The hybrid dwellings aren’t even necessarily designed to be lived in. Sometimes, “the house is like a trophy to show to the rest of the village,” Aragón says, proof that a son, daughter, husband, or wife is succeeding in America. The building may sit empty, Aragón adds, while the family members remain in their more traditional homes—or else family life is clustered in just a few rooms of the new house, leaving the rest barren. Families may imagine the prodigal son or daughter returning one day to settle in, a hometown hero acclimating to a landscape that bears shifting resemblances to both places he left, Aragón says. “It’s very tender,” she adds. While some do come back, many—particularly those who entered America undocumented—don’t return.

The pressure to migrate is boosted by cellphones, which allow migrants who walk through the catch-and-release loopholes into the United States job market to display their new wealth to the young men and women whom they left behind. Daniel Reichman, an associate professor and chair of anthropology at the University of Rochester, reported:

People in even the most remote corners of Central America now have phones and internet devices, allowing them to communicate with their relatives abroad to facilitate the migration process. This was simply impossible before the cell phone. Technology makes the world smaller, and it makes migration a more viable option than it was in the past. Borders can’t contain technology, and people now evaluate their circumstances in Central America against what they imagine they will encounter in the United States.

The combination of domestic poverty and relative U.S. wealth is exacerbated by the many migrants who never reach jobs in the United States, even after they mortgage their homes to cartel-affiliated lenders. These domestic economic disasters are leaving a growing number of failed migrants without their farms, homes, or assets, which are now owned by cartel lenders and coyotes.

In 2014, Elias López hired a smuggler to help him and a friend get into the United States. His friend died of thirst when the smuggler abandoned them south of the border, and López was quickly deported, leaving him deeply in debt, according to an April article in the New Yorker.

Once López returned to Guatemala, the idea of trying to make the trip again horrified him. “I could still see my [dead] friend’s face,” he said. But there was still the issue of mounting payments on his loan. The prospect that compelled his first trip—finding work and getting paid in U.S. dollars—now seemed even more urgent with his family’s land hanging in the balance. Last year, he decided to use a different smuggler and to try to enter the U.S. through Arizona. “This time I went to a bank, and I told them I needed a loan to start a business,” he said. His uncle had agreed to serve as a reference, and the bank eventually extended López a loan of eighty-five thousand quetzales, at a standard rate of interest. As collateral, he put up his family’s house, knowing that if he fell behind in his bank payments, they would be homeless. In November, López tried to cross the border for the second time, but he was again apprehended. He now owes the bank one hundred and fifty thousand quetzales, or about nineteen thousand five hundred dollars.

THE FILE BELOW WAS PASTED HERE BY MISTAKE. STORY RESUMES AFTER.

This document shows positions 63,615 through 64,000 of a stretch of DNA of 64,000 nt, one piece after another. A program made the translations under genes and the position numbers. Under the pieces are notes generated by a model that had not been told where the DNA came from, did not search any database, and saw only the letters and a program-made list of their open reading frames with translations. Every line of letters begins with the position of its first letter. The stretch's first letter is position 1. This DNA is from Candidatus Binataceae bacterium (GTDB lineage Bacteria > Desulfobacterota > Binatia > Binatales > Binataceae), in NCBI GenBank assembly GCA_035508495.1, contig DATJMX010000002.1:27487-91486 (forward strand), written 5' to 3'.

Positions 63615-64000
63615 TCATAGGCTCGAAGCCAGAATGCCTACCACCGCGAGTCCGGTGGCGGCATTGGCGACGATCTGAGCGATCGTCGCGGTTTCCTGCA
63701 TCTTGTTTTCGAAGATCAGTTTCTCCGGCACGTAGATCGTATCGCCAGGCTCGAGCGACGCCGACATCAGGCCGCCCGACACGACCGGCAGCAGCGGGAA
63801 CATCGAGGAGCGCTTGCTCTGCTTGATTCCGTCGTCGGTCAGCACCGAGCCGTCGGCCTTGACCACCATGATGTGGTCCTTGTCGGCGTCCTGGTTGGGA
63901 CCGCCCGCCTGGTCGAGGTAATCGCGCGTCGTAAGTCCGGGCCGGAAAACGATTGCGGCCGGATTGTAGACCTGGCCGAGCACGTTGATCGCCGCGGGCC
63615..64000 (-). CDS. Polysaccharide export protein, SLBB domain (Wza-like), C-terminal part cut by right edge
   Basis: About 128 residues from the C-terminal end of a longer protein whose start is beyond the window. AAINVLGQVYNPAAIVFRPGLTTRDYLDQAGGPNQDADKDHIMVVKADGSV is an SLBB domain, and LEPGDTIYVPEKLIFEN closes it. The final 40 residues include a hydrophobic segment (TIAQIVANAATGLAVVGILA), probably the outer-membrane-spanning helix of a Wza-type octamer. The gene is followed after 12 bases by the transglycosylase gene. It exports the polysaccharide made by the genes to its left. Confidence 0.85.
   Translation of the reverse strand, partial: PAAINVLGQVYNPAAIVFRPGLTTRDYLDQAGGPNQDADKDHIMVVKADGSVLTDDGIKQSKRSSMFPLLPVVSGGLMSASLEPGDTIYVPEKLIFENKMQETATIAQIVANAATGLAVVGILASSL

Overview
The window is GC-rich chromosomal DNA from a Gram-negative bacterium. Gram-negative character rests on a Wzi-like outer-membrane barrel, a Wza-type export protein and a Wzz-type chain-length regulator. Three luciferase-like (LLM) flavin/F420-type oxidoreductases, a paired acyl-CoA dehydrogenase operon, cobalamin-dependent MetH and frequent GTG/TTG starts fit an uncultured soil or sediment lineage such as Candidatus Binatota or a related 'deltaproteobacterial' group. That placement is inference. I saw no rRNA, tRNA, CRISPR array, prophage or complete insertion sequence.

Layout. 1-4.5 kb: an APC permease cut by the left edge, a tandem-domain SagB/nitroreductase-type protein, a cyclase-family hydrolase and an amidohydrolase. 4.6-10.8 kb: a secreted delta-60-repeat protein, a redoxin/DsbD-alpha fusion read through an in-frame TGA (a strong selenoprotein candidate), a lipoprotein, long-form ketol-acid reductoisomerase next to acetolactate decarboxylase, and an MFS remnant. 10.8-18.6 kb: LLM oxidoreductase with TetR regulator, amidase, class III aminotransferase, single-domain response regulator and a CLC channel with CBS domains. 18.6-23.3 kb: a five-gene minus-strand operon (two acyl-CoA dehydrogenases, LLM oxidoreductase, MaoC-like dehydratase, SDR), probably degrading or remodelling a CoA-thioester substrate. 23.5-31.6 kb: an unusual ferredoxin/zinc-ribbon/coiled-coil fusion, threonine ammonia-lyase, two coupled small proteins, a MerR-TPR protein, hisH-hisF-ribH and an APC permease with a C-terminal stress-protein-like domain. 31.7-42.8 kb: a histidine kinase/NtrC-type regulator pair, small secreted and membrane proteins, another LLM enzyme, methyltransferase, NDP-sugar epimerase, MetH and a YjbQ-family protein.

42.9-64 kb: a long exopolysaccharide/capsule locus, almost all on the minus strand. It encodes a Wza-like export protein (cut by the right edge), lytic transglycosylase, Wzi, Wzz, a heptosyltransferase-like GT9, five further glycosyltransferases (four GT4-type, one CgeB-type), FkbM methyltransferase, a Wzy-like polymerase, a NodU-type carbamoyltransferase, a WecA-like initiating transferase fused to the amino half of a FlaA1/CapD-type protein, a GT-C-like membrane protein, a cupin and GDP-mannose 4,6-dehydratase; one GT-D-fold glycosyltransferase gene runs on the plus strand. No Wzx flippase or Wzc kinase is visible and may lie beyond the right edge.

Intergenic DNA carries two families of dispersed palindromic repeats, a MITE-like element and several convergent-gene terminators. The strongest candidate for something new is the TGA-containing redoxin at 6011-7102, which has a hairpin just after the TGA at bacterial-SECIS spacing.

But the debts cannot be repaid with Guatemala’s low wages. So many of the deported migrants borrow more money to make another effort to sneak into the U.S. job market:

“Tens of thousands of Guatemalans assume debt every year,” Aracely Martínez, an immigration expert at the Universidad del Valle de Guatemala, told me. “It’s common throughout the entire country, especially if someone doesn’t have a lot of financial support from their family, or if they don’t have friends in the United States.” Some, like López, never make it to the U.S., but others who do are often deported later, before they have enough time to pay down their loans, which usually takes between six months and a year of steady work in the U.S. For those who are apprehended, there’s an additional problem: prolonged detention means months of inactivity in which the interest on a person’s loan continues to run. Evictions have grown increasingly common in some areas where debts have become unpayable. “I have three relatives who have been kicked out,” a father and former migrant told two American researchers in an article published last year in the journal Antipode. “Now they’re living with other people … That’s why many people after their second deportation keep on trying.”